154. Subsection (3) defines principal local authorities as county councils, district councils other than a council for a district for which there is a county council (unitary authorities), the Council of the Isles of Scilly, London boroughs and the City of London Corporation. Subsection (2) enables a responsible authority to revise its assessment, or any part or aspect of it, at any time. Subsection (4) places a duty on a principal local authority to consult such persons it considers appropriate.
155. Where the responsible authority is a county council, subsection (5) requires it to consult and seek the participation of the district councils within its area in carrying out its assessment. The county council must also have regard to any material produced by district councils in the discharge of their responsibilities under section 13 of the Planning and Compulsory Purchase Act 2004, which requires them to keep under review matters which may be expected to affect the development of their area or the planning of its development. Subsection (5)(c) requires district councils to co-operate with the county council.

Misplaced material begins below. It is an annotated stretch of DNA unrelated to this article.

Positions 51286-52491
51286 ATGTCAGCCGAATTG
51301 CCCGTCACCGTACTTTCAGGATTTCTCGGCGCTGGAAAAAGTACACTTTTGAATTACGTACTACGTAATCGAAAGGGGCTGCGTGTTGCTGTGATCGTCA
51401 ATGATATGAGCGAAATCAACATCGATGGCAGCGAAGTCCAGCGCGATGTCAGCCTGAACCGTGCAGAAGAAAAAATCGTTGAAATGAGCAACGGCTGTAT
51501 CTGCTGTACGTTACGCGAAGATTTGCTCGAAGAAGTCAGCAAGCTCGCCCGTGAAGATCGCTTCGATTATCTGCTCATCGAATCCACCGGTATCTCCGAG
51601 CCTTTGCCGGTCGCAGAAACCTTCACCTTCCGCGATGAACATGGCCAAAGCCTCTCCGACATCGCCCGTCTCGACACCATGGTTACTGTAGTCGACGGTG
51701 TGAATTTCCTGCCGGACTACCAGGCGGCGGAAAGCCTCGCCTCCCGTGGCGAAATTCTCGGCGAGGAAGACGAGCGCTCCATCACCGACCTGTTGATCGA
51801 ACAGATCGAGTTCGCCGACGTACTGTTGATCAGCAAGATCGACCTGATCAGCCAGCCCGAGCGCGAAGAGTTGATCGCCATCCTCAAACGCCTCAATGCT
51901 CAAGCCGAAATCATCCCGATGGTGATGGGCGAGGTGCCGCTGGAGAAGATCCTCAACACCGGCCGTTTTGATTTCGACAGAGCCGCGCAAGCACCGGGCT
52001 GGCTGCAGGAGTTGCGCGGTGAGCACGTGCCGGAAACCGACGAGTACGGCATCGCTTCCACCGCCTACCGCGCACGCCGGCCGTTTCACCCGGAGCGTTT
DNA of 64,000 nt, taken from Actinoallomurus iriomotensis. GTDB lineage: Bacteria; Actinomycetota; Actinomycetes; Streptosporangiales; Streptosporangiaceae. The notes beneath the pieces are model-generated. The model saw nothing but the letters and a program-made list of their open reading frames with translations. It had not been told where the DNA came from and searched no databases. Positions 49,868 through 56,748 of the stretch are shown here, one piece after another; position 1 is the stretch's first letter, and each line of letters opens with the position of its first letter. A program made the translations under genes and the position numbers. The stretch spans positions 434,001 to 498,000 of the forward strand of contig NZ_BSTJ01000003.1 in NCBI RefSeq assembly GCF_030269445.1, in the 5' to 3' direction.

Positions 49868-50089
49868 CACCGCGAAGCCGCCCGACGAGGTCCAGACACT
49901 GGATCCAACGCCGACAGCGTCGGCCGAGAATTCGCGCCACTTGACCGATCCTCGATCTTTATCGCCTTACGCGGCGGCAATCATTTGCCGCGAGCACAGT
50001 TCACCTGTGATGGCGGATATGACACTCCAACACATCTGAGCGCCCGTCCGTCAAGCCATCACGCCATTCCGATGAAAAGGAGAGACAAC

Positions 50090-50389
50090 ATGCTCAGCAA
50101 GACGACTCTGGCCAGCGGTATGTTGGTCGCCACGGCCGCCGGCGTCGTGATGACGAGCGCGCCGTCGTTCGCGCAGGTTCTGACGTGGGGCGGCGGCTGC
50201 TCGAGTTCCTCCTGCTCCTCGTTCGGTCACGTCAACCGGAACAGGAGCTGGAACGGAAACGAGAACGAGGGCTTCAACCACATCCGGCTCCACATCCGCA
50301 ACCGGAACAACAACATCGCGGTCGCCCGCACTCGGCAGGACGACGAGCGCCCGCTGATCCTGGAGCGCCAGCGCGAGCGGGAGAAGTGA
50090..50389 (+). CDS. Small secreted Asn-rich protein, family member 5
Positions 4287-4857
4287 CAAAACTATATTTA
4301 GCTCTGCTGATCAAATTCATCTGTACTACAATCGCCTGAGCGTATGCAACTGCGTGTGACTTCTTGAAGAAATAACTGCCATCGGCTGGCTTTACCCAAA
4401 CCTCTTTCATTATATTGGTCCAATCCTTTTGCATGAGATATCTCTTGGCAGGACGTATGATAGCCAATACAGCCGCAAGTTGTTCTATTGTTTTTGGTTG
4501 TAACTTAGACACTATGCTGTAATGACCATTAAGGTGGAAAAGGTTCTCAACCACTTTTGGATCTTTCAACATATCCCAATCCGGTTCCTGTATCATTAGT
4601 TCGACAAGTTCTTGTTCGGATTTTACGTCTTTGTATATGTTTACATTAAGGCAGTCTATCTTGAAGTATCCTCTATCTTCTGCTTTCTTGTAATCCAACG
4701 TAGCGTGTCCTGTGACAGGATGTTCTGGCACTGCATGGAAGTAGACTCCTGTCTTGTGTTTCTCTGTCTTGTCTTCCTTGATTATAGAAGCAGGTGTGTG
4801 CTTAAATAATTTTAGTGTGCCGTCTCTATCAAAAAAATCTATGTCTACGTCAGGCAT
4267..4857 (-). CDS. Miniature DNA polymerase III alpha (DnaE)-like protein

156. Subsection (6) requires principal local authorities to have regard to guidance issued by the Secretary of State setting out what an assessment should contain and how it should be prepared, when an assessment should be prepared and when it should be revised. Under subsection (7) the Secretary of State is required to consult representatives of local government and other such persons the Secretary of State considers appropriate before issuing guidance.
|© Parliamentary copyright 2009||Prepared: 1 May 2009|